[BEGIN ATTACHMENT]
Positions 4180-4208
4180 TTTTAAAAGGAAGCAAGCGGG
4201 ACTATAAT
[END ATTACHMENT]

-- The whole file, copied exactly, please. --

Positions 4180-4208
4180 TTTTAAAAGGAAGCAAGCGGG
4201 ACTATAAT